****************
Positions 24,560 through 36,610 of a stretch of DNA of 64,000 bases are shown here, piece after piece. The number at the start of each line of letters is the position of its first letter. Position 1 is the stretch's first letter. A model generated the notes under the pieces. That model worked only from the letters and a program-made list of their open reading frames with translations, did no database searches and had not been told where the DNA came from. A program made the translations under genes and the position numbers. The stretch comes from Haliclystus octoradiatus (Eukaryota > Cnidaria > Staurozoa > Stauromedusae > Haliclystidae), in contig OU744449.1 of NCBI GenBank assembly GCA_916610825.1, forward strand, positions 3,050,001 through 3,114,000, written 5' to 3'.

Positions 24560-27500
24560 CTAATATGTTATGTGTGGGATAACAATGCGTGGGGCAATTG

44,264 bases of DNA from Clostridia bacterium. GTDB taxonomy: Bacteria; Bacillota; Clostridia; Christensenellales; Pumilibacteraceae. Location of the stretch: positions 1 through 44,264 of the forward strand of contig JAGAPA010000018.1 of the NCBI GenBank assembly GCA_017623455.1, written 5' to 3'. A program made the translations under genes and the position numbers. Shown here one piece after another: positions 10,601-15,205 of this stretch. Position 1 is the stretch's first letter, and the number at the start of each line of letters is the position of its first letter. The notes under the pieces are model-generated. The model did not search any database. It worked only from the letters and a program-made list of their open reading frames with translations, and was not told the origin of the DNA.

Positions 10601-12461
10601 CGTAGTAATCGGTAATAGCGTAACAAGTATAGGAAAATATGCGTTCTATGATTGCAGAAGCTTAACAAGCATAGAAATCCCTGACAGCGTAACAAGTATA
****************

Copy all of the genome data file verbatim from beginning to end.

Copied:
Positions 24,560 through 36,610 of a stretch of DNA of 64,000 bases are shown here, piece after piece. The number at the start of each line of letters is the position of its first letter. Position 1 is the stretch's first letter. A model generated the notes under the pieces. That model worked only from the letters and a program-made list of their open reading frames with translations, did no database searches and had not been told where the DNA came from. A program made the translations under genes and the position numbers. The stretch comes from Haliclystus octoradiatus (Eukaryota > Cnidaria > Staurozoa > Stauromedusae > Haliclystidae), in contig OU744449.1 of NCBI GenBank assembly GCA_916610825.1, forward strand, positions 3,050,001 through 3,114,000, written 5' to 3'.

Positions 24560-27500
24560 CTAATATGTTATGTGTGGGATAACAATGCGTGGGGCAATTG

44,264 bases of DNA from Clostridia bacterium. GTDB taxonomy: Bacteria; Bacillota; Clostridia; Christensenellales; Pumilibacteraceae. Location of the stretch: positions 1 through 44,264 of the forward strand of contig JAGAPA010000018.1 of the NCBI GenBank assembly GCA_017623455.1, written 5' to 3'. A program made the translations under genes and the position numbers. Shown here one piece after another: positions 10,601-15,205 of this stretch. Position 1 is the stretch's first letter, and the number at the start of each line of letters is the position of its first letter. The notes under the pieces are model-generated. The model did not search any database. It worked only from the letters and a program-made list of their open reading frames with translations, and was not told the origin of the DNA.

Positions 10601-12461
10601 CGTAGTAATCGGTAATAGCGTAACAAGTATAGGAAAATATGCGTTCTATGATTGCAGAAGCTTAACAAGCATAGAAATCCCTGACAGCGTAACAAGTATA